Campus is not handicap accessable

Alexandra White1851 Staff

Last year on campus I was walking to my class at the Science and Technology building when I saw a handicapped student being helped down the stairs to the building by other students. While this was a very heartwarming moment, I couldn’t help but wonder why there were very few pathways for disabled students to get to their classes. Since then, I have seen this several times on campus. Students who are physically handicapped struggle to travel around campus just to get to their classes or even the dining hall.

In a community that strives to be inclusive, it seems like that hasn’t been extended to handicapped students. According to Lasell’s website, out of the 50 buildings we have on campus, nearly 40 percent of the buildings can’t be accessed by a wheelchair at any level. There need to be more handicapped walkways and dorms that can be used for all students. In many of the older dorms on campus such as the houses, McCelland and Vanwinkle there are no elevators which does not allow each floor to be handicap accessible. For many students, the college experience means living in the dorms. For handicapped students, that may not be an option.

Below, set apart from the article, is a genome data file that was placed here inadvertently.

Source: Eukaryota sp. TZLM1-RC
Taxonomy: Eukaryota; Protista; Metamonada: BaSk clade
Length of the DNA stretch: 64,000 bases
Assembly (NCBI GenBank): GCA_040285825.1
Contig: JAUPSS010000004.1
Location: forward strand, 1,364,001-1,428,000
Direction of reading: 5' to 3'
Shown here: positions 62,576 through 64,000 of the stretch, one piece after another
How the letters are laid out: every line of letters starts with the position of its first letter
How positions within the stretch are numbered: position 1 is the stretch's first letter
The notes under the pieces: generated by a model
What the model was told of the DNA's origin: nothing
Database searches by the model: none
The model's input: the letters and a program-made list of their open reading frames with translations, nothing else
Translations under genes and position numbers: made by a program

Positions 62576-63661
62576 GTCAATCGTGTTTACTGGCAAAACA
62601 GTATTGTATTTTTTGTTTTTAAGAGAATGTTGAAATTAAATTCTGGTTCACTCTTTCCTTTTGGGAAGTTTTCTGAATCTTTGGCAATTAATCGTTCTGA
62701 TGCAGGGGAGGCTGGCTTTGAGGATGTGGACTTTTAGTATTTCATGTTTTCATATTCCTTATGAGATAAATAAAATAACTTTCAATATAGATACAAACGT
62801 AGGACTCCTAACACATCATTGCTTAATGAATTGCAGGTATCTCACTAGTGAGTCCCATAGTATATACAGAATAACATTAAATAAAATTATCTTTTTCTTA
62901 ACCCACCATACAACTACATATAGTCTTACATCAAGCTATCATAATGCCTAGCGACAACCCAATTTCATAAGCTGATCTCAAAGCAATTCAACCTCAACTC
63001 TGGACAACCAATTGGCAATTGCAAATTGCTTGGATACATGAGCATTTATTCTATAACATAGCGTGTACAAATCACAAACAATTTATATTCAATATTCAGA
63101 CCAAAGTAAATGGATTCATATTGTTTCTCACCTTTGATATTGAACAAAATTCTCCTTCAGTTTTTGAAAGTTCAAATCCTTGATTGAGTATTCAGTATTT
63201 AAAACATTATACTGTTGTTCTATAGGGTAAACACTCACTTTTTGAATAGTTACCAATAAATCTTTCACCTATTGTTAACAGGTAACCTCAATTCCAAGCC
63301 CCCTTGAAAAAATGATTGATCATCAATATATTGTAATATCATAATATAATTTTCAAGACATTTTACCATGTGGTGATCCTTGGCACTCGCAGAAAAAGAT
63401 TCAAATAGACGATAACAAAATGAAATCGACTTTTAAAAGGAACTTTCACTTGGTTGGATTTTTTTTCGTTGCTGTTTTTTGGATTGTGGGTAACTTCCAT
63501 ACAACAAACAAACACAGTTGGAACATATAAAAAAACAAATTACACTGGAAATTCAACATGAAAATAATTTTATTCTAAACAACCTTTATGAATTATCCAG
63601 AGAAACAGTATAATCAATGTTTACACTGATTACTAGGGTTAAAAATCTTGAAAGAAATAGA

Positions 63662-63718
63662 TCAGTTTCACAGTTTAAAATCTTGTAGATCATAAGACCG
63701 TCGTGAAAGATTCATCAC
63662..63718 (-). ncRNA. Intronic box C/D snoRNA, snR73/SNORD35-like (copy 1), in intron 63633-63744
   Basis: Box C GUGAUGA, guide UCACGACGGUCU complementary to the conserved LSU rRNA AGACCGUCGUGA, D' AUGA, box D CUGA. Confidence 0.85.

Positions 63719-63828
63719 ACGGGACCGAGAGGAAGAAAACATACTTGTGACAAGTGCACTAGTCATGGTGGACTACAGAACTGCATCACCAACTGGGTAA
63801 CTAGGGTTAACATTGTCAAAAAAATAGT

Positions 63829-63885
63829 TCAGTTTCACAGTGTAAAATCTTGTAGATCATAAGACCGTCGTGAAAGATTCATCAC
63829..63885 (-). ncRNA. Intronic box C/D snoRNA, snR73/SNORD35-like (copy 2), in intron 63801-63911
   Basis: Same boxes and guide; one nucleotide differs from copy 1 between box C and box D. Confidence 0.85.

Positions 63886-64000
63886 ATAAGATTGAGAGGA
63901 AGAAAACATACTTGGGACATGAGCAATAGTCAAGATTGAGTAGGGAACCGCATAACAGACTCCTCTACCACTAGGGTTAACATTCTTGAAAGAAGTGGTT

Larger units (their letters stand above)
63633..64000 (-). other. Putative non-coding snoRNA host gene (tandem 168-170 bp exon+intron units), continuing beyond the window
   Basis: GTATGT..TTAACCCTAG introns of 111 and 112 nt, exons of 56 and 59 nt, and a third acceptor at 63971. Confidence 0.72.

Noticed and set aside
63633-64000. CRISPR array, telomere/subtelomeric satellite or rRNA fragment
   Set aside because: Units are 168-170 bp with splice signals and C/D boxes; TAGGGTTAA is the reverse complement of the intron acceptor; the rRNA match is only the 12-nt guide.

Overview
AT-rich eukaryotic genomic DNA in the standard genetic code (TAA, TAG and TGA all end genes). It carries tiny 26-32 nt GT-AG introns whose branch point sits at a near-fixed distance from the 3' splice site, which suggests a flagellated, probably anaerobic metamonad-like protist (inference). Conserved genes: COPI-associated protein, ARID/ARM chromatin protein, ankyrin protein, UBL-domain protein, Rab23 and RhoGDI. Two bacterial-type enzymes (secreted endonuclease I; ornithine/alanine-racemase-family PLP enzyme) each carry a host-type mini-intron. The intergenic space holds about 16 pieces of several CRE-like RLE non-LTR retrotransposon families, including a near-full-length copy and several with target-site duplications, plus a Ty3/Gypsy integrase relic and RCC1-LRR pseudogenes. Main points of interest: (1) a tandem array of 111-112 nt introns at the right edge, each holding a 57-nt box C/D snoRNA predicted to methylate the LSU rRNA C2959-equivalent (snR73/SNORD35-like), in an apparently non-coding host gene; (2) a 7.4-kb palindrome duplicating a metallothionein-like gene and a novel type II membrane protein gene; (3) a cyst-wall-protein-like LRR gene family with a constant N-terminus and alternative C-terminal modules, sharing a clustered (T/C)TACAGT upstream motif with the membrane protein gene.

Students in wheelchairs do have some routes that they can take to get to classes at buildings like the Science and Technology Center. Lasell’s website says that the option would be to go down Woodland Road and Grove Street, get to the intersection, and then turn into the parking lot. This doesn’t seem like a safe option for handicapped students at all. During the winter, those roads are very icy, and turning into the parking lot at the intersection is dangerous no matter what time of year it is.

I understand why handicapped walkways would be difficult to get at Lasell. The campus has large hills, and it would cost a lot of money for the school to invest in these types of walkways for students. However, having a campus that’s easily accessible for handicapped students might make those students want to choose Lasell.

Inclusivity is important everywhere, and students shouldn’t have to face issues like accessibility when they are trying to get an education. Not having options for students in wheelchairs, could make future handicapped students think that our campus isn’t welcoming for them. Lasell can’t say that we are a diverse campus when 40 percent of the campus is not accessible to physically handicapped students.

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